Earthquake map

USGS website

WAYNOKA, Okla. — More than two dozen earthquakes have been recorded in northwest Oklahoma since Wednesday night.

Three of the temblors measured 4.0 magnitude or stronger, and two of those were the strongest quakes recorded in Oklahoma so far this year, according to U.S. Geological Survey records.

ENE series on earthquakes

The earthquake swarm began at 10:27 p.m. Wednesday with the strongest quakes — measuring magnitude 4.7 and 4.8 — 30 seconds apart near Waynoka, in southern Woods County. Throughout the next hour, those were followed by two quakes measuring 3.4 magnitude at Waynoka, and one 3.3 magnitude temblor in the Major County town of Cleo Springs.

According to the USGS, the 4.7 magnitude quake was 2 miles deep, and the 4.8 magnitude quake was 3.7 miles deep. The other temblors were all about 3 miles deep.

In the hours that followed, there were nine magnitude 3.0 or greater temblors and six measuring below magnitude 3.0.

The strongest since, a magnitude 4.0 quake, was recorded on the eastern edge of the swarm at Aline, in Alfalfa County, 16 miles northwest of Fairview and 44 miles west of Enid. It was 3 miles deep.

There were two other quakes less than 30 seconds apart in the swarm. A 3.0 magnitude temblor was recorded at 4:48 a.m. Thursday near Waynoka. It was 2 miles deep. A 3.5 magnitude quake followed 24 seconds later, within the same minute near Waynoka. It was 3 miles deep.

Other earthquakes were:

• A magnitude 3.0 at 11:37 p.m. Wednesday in Waynoka. It was 2 miles deep.

• A magnitude 3.2 at 12:03 a.m. Thursday in the Alfalfa County town of Carmen. It was 3 miles deep.

• A magnitude 2.6 at 12:20 a.m. Thursday in Waynoka. It was less than a mile deep.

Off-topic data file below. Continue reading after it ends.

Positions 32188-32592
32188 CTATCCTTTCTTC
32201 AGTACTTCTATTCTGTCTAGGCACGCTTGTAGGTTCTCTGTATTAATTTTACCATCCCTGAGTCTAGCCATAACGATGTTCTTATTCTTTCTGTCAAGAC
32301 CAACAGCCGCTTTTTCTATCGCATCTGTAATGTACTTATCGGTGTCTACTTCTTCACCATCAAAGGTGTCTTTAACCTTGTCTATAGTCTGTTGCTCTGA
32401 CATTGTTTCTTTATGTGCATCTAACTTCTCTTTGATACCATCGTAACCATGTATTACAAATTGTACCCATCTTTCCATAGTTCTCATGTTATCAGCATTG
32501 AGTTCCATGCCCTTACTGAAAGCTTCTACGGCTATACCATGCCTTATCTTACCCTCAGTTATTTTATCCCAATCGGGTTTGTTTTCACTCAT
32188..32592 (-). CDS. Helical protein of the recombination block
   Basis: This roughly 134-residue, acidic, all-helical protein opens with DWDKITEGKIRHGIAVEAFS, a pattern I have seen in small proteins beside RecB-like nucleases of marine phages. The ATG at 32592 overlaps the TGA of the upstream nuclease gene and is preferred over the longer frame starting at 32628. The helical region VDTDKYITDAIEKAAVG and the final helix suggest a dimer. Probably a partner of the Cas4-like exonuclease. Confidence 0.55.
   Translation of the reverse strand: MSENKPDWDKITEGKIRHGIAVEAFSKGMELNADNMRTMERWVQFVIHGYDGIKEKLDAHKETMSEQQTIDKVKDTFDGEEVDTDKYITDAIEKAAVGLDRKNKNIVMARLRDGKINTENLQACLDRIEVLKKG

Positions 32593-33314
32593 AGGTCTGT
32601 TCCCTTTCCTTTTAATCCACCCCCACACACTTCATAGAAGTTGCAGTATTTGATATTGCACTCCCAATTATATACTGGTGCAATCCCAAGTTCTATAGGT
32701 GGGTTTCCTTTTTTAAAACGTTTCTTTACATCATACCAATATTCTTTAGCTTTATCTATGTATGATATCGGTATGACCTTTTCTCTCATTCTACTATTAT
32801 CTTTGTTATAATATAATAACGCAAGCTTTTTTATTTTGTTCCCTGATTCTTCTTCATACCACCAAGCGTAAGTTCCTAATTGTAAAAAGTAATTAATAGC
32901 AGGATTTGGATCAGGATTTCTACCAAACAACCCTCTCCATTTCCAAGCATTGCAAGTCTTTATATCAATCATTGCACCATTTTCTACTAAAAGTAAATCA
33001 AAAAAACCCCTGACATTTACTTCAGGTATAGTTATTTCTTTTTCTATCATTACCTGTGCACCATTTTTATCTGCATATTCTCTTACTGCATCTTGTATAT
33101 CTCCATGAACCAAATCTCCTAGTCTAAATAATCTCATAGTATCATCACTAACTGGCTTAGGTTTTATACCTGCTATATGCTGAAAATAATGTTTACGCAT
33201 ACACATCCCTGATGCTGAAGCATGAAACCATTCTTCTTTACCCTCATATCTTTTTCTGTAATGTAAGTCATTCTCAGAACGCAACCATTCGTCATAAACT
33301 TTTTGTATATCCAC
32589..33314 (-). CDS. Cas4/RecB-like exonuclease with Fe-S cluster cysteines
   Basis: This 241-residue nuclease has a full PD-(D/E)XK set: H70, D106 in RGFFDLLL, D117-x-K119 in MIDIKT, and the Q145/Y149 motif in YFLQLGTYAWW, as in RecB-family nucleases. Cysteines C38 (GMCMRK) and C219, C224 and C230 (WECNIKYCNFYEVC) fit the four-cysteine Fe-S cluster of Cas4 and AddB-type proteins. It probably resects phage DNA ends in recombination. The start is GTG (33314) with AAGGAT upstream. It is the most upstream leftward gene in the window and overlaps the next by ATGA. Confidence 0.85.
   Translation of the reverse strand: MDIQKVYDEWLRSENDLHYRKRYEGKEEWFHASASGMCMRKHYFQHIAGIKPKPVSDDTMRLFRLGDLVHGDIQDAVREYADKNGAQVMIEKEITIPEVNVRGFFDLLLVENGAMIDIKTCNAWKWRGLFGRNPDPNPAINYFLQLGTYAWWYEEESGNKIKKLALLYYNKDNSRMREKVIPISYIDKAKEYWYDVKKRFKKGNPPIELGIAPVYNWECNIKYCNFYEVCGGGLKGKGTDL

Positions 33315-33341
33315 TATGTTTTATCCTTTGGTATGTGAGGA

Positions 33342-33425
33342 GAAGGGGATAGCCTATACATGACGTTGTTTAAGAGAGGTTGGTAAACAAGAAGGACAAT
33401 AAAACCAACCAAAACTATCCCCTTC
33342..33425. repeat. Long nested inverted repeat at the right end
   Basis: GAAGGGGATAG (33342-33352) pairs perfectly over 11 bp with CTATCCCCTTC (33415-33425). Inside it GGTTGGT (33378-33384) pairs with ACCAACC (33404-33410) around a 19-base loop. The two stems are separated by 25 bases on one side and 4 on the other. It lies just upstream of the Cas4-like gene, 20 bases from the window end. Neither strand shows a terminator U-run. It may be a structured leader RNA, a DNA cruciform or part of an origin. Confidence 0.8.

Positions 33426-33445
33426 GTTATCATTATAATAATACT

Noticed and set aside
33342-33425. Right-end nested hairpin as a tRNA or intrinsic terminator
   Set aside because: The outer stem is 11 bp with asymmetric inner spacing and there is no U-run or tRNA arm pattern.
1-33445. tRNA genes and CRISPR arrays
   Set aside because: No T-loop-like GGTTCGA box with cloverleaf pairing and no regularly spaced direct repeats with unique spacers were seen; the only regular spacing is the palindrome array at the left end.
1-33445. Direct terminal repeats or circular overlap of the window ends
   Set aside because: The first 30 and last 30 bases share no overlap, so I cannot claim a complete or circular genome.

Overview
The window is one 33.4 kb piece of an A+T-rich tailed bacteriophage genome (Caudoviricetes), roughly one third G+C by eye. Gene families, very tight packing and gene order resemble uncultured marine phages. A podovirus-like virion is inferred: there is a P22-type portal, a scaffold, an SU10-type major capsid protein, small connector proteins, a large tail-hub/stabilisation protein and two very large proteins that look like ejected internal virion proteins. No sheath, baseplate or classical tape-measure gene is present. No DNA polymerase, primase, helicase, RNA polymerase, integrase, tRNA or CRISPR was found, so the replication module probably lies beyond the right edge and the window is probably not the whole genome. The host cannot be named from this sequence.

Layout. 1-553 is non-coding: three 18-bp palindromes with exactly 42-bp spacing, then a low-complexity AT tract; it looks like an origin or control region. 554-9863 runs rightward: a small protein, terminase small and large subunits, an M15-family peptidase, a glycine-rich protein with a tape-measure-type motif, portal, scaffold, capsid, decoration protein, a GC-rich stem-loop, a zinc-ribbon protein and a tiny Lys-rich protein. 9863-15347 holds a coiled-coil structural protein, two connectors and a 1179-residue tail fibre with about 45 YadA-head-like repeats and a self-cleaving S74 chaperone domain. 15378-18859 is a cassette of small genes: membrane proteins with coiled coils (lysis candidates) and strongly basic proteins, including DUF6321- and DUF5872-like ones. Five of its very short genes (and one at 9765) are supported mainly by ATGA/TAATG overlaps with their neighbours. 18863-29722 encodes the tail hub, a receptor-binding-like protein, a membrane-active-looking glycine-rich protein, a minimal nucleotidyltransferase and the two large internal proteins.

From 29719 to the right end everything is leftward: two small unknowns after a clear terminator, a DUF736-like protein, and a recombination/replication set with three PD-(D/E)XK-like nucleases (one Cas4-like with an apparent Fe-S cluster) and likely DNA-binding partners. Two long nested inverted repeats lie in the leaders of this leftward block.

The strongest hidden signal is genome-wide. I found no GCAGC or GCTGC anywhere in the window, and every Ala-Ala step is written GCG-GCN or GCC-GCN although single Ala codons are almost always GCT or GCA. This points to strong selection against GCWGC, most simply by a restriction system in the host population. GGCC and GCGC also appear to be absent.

• A magnitude 3.5 at 12:38 a.m. Thursday in Waynoka. It was 5 miles deep.

• A magnitude 2.5 at 1:50 a.m. Thursday in Waynoka. It was 4.9 miles deep.

• A magnitude 3.3 at 2:02 a.m. Thursday in Waynoka. It was 4 miles deep.

• A magnitude 3.7 at 2:06 a.m. Thursday in Waynoka. It was 3 miles deep.

• A magnitude 2.9 at 3:33 am. Thursday in Aline. It was 3 miles deep.

• A magnitude 2.8 at 4:12 a.m. Thursday in Waynoka. It was 3 miles deep.

• A magnitude 2.8 at 5:13 a.m. Thursday in Waynoka. It was 1.5 miles deep.

• A magnitude 2.6 at 5:22 a.m. Thursday in Waynoka. It was 2 miles deep.

• A magnitude 3.6 at 7:40 a.m. Thursday in Waynoka. It was 3 miles deep.

• A magnitude 3.1 at noon Thursday in Waynoka. It was 3 miles deep.

• A magnitude 3.3 at 12:34 p.m. Thursday in Waynoka. It was 3 miles deep.

The largest quakes were felt over a wide area, including Wichita, Kan.; Tulsa; Oklahoma City; Del City; and Norman. The USGS has indicated as many as eight states "may have been affected." 

There have been no immediate reports of damage.

The Oklahoma Corporation Commission will take some action, in response to the earthquakes, spokesman Matt Skinner said Thursday.

"We've been working on it since, obviously, early this morning. I can't give you a timeframe as to when something's going to be put together that I can announce, but I can promise you there will be actions," he said.

Since the beginning of the year, there have been 29 magnitude 3.0 or greater quakes — including four measuring magnitude 4.0 or greater — recorded in Oklahoma, USGS records show. Between Jan. 1, 2015, and Jan. 7, 2015, there were 18 magnitude 3.0 or greater temblors in the state.

In all of 2015, there were 907 magnitude 3.0 or greater quakes recorded in the state, Oklahoma Geological Survey Director Jeremy Boak said Tuesday.

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